Via Joseph Wouk
Our brave men and women have sacrificed and died for naught. The same will hold true in Afghanistan. Good bye Iraqi Christians. We will be leaving Iraq and the region in a worse state than had Saddam Hussein had stayed in power
Krauthammer on Iraq Troop Withdraw
Obama gave it away
Gingrich: We Leave Iraq in Defeat
Posted October 23, 2011 by josephwouk
DEBKAfile Exclusive Analysis October 23, 2011, 12:58 PM (GMT+02:00)
Ten days have gone by since President Barack Obama accused Iran of instigating a foiled plot to assassinate the Saudi ambassador to Washington last April. Yet neither the US nor Saudi Arabia has done anything about it – even at the UN.
Friday, Oct. 21, Obama reaffirmed that all US soldiers will be brought home from Iraq by the end of the year. Two days later, Secretary of State Hillary Clinton pledged in Tajikistan: “To countries in the region, especially Iraq’s neighbors, we want to emphasize that American will stand with our allies and friends, including Iraq, in defense of our common security and interests.”
She spoke as the Obama administration was preparing to pull out of Iraq, leaving in Baghdad a government and national army incapable of defending the country against widening cycles of terror, headed by a prime minister under Tehran’s thumb and more than 30,000 armed members of the Iranian Revolutionary Guards’ terrorist arm, al Qods Brigades, deployed there.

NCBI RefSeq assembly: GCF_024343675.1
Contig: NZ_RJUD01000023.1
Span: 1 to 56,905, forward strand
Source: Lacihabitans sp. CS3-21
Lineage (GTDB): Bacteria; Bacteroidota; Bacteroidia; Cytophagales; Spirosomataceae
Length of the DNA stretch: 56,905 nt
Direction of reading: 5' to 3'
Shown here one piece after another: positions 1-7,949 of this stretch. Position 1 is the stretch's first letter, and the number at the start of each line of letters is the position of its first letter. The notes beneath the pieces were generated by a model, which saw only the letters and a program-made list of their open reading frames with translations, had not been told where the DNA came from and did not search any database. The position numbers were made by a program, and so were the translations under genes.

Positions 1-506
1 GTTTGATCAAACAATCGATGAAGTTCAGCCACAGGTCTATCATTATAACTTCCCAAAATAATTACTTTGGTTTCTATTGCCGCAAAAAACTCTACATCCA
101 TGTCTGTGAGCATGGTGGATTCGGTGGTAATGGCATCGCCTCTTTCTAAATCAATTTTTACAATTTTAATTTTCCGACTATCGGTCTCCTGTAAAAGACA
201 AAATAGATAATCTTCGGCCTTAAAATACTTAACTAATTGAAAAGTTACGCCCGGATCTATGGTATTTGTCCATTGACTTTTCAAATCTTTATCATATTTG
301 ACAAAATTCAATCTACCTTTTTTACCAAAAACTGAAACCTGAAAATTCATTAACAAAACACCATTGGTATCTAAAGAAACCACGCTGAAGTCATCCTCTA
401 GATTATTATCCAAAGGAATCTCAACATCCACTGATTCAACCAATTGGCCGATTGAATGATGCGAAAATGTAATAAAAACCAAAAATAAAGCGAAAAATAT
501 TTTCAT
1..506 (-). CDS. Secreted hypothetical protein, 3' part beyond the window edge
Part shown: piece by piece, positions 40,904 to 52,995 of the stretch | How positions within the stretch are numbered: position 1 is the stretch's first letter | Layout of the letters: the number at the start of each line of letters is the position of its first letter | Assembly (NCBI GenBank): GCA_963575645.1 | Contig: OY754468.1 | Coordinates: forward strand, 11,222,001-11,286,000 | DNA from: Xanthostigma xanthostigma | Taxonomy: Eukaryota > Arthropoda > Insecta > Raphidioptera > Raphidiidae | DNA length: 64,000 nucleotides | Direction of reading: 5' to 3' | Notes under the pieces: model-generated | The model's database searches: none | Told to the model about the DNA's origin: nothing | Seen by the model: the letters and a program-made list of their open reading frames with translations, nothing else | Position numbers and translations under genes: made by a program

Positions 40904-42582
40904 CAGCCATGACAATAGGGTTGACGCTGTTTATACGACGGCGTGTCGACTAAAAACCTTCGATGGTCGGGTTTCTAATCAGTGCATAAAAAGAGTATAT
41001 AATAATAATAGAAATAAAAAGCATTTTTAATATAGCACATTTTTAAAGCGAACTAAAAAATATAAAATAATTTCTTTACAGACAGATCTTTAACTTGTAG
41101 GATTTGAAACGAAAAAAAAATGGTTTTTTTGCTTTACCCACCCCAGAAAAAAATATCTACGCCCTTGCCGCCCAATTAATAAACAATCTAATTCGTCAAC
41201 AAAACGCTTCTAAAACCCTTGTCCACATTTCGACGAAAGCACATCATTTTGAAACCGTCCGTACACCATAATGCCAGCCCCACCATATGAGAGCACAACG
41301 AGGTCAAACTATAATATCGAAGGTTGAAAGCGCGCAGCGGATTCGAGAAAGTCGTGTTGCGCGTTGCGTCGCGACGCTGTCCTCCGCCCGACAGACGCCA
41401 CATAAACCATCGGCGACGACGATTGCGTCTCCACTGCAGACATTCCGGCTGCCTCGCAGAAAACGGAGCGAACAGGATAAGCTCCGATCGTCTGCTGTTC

Prime Minister Nouri al Maliki is so completely in thrall to Iran that he was afraid to accede to Washington’s insistent demand for immunity to be extended to at least 5,000 US soldiers remaining in Iraq, although left on his own he would have been inclined to do so.
The eight-year US military presence in Iraq ends therefore leaving Iran sitting pretty on its two key strategic goals:
1. The exit of American soldiers, whose presence in Iraq since the 2003 invasion was deemed in Tehran a continuous threat to its borders. US military involvement in Afghanistan is seen in the same light.
2. A weak Shiite-led government in place in Baghdad, heavily dependent on Tehran’s will. Torn by strife among Shiites, Sunnis and Kurds, Iraq is in no state to obstruct Iran’s hegemonic plans for the Persian Gulf and Syria.
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